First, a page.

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Newton s Third Law for every action force, there is an equal and opposite reaction force. Forces always occur in action-reaction pairs. Action-reaction force pairs are equal in size and opposite in direction. Chapter 11

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Action and Reaction Forces Force pairs do not act on the same object. Equal forces dont always have equal effects. example, the action force of Earth pulling on an object and causing it to fall is much more obvious than the equal and opposite reaction force of the falling object pulling on Earth. Chapter 11

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Momentum quantity defined as product of the mass and velocity of an object. momentum = mass velocity p = mv Moving objects have momentum. the more mass an object has, the greater its momentum is. faster an object is moving, the greater its momentum is. When you force an object to change its motion, you force it to change its momentum. Chapter 11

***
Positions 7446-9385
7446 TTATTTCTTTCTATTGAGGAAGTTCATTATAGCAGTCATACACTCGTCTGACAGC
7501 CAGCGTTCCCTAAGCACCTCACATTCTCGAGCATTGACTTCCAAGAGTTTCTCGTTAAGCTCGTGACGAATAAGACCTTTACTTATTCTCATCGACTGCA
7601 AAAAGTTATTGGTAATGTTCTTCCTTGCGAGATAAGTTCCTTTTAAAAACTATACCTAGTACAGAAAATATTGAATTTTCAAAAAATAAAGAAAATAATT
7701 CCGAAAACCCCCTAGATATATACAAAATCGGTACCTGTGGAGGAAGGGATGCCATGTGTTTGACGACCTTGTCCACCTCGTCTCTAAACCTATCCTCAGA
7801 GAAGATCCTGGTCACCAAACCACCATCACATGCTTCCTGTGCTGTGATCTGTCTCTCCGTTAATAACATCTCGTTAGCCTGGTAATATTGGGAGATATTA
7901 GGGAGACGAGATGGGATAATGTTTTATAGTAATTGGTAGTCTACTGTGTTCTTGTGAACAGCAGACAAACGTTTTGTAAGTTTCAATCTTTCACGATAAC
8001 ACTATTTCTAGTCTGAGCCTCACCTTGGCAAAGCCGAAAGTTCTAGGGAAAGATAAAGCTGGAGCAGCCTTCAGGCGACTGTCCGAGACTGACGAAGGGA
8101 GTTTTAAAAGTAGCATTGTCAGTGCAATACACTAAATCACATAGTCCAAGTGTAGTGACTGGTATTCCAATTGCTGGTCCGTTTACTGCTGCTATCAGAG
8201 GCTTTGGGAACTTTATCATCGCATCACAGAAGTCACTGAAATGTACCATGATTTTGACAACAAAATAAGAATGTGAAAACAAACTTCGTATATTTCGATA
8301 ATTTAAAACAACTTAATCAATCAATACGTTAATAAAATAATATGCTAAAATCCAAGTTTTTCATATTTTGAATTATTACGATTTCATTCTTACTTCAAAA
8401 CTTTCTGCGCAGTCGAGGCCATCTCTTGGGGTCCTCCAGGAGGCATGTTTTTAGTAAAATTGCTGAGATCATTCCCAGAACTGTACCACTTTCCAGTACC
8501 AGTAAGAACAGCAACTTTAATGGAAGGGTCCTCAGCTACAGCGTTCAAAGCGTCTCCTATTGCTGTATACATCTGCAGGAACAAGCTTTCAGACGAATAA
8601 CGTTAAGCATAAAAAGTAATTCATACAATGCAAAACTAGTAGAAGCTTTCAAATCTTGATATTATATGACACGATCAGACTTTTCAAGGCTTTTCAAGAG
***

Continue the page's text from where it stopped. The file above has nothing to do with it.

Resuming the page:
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Momentum Calculate the momentum of a 6.00 kg bowling ball moving at 10.0 m/s down the alley toward the pins. GIVEN: p = ? m= 6.00 kg v = 10 m/s WORK : p = mv p = (6.00 kg) (10 m/s) p = 60 kg x m/s down the alley m p v

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Momentum A 75 kg speed skater moving forward at 16 m/s. Calculate the momentum. GIVEN: p = ? m= 75 kg v = 16 m/s WORK : p = mv p = (75 kg) (16 m/s) p = 1200 kg x m/s forward m p v

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Momentum A 135 kg ostrich running north at 16.2 m/s. Calculate the momentum. GIVEN: p = ? m= 135 kg v = 16.2 m/s WORK : p = mv p = (135 kg) (16.2 m/s) p = 2190 kg x m/s north m p v

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Momentum Calculate the velocity of a 0.8 kg kitten with a momentum of 5 kg x m/s forward. GIVEN: p = 5 kg x m/s forward m= 0.8 kg v = ? WORK : v = p/m v = 5 kg x m/s / 0.8 kg v = 6.3 m/s forward m p v

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Law of Conservation of Momentum total amount of momentum in an isolated system is conserved. When a moving object hits a second object, some or all of the momentum of first object is transferred to second object. Momentum can be transferred in collisions, but total momentum before and after a collision is same. rocket propulsion. Cars collided Billiards Chapter 11